Proc. ACM SIGCOMM Internet Measurement Workshop, 2001
This paper presents a detailed analysis of traces of DNS and associated TCP traffic collected on the Internet links of the MIT Laboratory for Computer Science and the Korea Advanced Institute of Science and Technology (KAIST). The first part of the analysis details how clients at these institutions interact with the wide-area DNS system, focusing on performance and prevalence of failures. The second part evaluates the effectiveness of DNS caching.
In the most recent MIT trace, 23% of lookups receive no answer; these lookups account for more than half of all traced DNS packets since they are retransmitted multiple times. About 13% of all lookups result in an answer that indicates a failure. Many of these failures appear to be caused by missing inverse (IP-to-name) mappings or NS records that point to non-existent or inappropriate hosts. 27% of the queries sent to the root name servers result in such failures.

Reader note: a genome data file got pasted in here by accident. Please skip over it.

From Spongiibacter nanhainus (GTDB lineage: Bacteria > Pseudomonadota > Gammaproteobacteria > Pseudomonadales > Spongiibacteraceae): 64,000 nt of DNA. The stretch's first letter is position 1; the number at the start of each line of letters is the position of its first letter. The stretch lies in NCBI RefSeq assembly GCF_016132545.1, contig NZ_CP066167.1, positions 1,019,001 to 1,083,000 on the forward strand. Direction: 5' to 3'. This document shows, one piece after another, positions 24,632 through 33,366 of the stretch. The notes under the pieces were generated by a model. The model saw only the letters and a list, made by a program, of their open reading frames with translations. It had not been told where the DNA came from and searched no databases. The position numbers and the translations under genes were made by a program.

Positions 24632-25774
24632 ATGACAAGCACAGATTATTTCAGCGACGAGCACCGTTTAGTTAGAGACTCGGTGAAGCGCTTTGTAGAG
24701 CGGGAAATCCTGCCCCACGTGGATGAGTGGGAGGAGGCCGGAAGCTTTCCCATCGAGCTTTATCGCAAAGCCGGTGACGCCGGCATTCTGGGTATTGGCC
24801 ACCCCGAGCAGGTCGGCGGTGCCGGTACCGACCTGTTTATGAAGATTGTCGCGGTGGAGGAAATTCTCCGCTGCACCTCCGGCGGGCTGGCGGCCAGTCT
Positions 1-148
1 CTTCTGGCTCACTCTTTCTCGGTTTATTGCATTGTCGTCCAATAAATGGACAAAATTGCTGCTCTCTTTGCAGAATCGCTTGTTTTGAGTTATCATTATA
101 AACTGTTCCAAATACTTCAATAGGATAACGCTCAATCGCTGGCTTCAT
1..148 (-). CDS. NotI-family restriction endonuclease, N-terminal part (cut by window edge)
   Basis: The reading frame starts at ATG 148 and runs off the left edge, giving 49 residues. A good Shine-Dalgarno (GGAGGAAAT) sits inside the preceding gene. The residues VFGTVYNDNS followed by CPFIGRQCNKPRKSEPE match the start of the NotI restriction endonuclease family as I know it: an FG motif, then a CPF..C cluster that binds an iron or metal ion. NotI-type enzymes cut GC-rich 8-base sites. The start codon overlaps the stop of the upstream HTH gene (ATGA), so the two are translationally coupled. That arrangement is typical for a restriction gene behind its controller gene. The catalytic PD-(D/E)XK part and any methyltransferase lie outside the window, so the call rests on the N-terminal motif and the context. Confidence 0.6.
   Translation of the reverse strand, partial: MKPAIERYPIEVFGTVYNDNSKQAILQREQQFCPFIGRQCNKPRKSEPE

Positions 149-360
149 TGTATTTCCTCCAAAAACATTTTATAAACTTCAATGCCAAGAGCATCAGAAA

The paper presents trace-driven simulations that explore the effect of varying TTLs and varying degrees of cache sharing on DNS cache hit rates. The results show that reducing the TTLs of address (A) records to as low as a few hundred seconds has little adverse effect on hit rates, and that little benefit is obtained from sharing a forwarding DNS cache among more than 10 or 20 clients. These results suggest that the performance of DNS is not as dependent on aggressive caching as is commonly believed, and that the widespread use of dynamic, low-TTL A-record bindings should not degrade DNS performance.
A revised version of the paper for IEEE/ACM Transaction on Networking (it appeared on the issue of October 2002 Volume 10, Number 5) is available in
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